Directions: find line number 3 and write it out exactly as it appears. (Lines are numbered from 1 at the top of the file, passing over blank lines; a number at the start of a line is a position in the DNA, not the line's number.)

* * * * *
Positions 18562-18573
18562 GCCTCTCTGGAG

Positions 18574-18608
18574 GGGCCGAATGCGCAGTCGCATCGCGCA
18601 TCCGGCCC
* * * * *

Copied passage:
Positions 18574-18608